Day 345: Comes A Time, 6/12/76

Grateful Dead Road Trips 4.5 album cover artwork

The blind man in Comes A Time is always very evocative for me. Growing up my best friend’s mother was legally blind and having spent a lot of time with their family I’m acutely aware of how accurate the first line of this song is.

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I’m continually amazed at the things that individuals with disabilities are able to do just as well as, if not better, than able-bodied people. One of the few television shows I watch these days is the Amazing Race. The season that just ended featured a woman with one arm and the stuff she was able to do was simply mind boggling. I give that program a lot of credit as it has provided a number of people with disabilities a platform to prove to many what they themselves already know – they’re just like everyone else. Some of my favorite contestants have been these same individuals, partly because they do such a wonderful and noble job of blowing up stereotypes. I give them a lot of credit. This may be an odd association with a Grateful Dead lyrics, but just consider it “the strangest of places, if you look at it right.”

I’m sure I pointed this out in one of the previous takes on Comes A Time, but I’m still shocked that this song was only performed 66 times by the Grateful Dead. While the song itself isn’t terribly complex, especially for such accomplished musicians, the key is definitely in the delivery. Fortunately this version is a very solid one and worthy of including here.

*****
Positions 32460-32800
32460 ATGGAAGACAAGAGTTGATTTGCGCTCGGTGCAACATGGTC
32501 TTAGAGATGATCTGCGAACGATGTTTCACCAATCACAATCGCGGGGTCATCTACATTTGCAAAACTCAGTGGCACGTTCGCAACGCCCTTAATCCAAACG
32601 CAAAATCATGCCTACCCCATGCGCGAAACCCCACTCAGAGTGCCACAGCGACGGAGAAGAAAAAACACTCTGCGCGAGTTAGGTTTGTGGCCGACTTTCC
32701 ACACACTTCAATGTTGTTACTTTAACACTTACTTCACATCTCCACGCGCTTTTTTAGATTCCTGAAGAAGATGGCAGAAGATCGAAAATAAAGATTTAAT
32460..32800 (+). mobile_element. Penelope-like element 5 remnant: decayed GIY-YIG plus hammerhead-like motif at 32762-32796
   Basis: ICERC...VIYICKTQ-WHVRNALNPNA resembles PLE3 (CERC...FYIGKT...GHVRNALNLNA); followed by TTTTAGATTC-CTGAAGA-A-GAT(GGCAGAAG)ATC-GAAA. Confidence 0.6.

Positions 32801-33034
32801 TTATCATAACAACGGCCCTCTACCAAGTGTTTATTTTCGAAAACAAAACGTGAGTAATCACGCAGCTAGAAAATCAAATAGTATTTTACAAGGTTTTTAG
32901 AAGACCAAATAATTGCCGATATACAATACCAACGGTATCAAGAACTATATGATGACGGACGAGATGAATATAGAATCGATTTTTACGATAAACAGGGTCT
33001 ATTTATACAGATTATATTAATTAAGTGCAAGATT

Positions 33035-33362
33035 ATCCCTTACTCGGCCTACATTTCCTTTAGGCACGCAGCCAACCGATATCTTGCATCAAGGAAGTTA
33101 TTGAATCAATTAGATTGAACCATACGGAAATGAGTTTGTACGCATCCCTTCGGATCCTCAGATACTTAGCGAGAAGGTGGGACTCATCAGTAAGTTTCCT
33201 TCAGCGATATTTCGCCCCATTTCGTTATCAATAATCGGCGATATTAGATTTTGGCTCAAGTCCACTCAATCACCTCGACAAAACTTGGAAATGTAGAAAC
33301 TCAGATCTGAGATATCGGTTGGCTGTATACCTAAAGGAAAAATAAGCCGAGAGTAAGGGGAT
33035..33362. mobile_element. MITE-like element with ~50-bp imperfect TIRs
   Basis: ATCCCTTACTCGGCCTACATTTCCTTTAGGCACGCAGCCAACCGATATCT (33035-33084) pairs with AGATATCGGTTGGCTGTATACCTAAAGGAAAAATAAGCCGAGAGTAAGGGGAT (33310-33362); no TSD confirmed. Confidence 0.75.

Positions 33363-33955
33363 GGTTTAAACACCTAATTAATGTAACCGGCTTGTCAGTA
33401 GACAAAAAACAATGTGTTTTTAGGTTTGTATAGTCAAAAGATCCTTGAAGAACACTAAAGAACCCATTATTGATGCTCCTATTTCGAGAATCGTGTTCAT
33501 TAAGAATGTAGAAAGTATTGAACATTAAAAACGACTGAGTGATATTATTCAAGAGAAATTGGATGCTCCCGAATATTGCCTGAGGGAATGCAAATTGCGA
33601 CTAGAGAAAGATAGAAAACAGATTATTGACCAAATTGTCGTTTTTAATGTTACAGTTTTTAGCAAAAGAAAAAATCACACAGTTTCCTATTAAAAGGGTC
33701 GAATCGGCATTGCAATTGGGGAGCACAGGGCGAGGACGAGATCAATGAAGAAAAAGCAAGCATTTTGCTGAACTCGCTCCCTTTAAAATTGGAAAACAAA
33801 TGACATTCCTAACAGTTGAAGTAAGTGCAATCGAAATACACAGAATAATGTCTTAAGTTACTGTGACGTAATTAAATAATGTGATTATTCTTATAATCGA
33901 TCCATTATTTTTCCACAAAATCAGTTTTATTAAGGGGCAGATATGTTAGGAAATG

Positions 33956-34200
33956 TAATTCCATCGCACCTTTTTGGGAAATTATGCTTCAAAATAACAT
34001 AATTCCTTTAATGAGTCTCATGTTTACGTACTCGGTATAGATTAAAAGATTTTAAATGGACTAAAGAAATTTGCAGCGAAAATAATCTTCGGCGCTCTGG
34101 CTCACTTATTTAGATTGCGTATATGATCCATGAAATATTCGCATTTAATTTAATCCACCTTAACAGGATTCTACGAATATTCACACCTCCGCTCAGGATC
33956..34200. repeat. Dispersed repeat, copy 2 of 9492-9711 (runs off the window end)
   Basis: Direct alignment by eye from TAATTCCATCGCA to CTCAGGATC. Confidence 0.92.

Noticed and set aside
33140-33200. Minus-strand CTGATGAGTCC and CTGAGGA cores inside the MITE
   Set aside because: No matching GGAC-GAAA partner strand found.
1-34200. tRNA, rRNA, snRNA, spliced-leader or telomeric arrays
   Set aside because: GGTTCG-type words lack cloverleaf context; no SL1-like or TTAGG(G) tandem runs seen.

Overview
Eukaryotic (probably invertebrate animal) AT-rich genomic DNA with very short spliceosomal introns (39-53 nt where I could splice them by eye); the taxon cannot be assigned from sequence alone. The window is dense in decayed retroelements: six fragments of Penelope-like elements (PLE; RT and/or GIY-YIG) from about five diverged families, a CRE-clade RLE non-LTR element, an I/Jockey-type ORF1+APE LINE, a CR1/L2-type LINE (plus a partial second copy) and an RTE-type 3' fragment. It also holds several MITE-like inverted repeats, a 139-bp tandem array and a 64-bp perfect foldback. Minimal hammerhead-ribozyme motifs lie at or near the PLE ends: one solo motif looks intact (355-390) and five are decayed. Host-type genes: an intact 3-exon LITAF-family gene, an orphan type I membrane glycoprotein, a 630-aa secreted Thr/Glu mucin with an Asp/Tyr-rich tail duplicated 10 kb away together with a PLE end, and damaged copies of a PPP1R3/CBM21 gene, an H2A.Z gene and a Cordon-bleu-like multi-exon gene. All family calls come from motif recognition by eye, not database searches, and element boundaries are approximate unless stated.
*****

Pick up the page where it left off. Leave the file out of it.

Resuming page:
Out of the ether the familiar cadence of the Comes A Time intro lick emerges, almost glass like in its fragility. The playing is very sparse, as one would expect, with strong accents on the one allows to peter out on their own. Keith touches a few extra notes here and there adding to the delicacy of the song, while Weir adds poignant harmonics throughout. A bit of extra oomph during the chorus, allows a smidge more room for Donna to push her accompanying vocals with Jerry. The solo that follows has Jerry playing very focused notes. Keith saunters behind everything with mobile block chords, and Phil bass has an edge to it that contrasts the softness of Keith’s piano quite nicely. In fact, Keith is more animated on this ballad than one would expect. He’s not going crazy or jumping off a ledge, but playing the perfect arpeggios throughout, adding just the right amount of color and movement to the music. A phenomenal performance. Jerry’s second solo isn’t as restrained as the first, and he allows himself some additional breathing room. The feel toward the end of the song, say after the 7:30 point is almost has a laid back jazz feeling more than anything else. Definitely an interesting aesthetic turn to end the song.

Complete Setlist 6/12/76

Previous Comes A Time DFAY Selections

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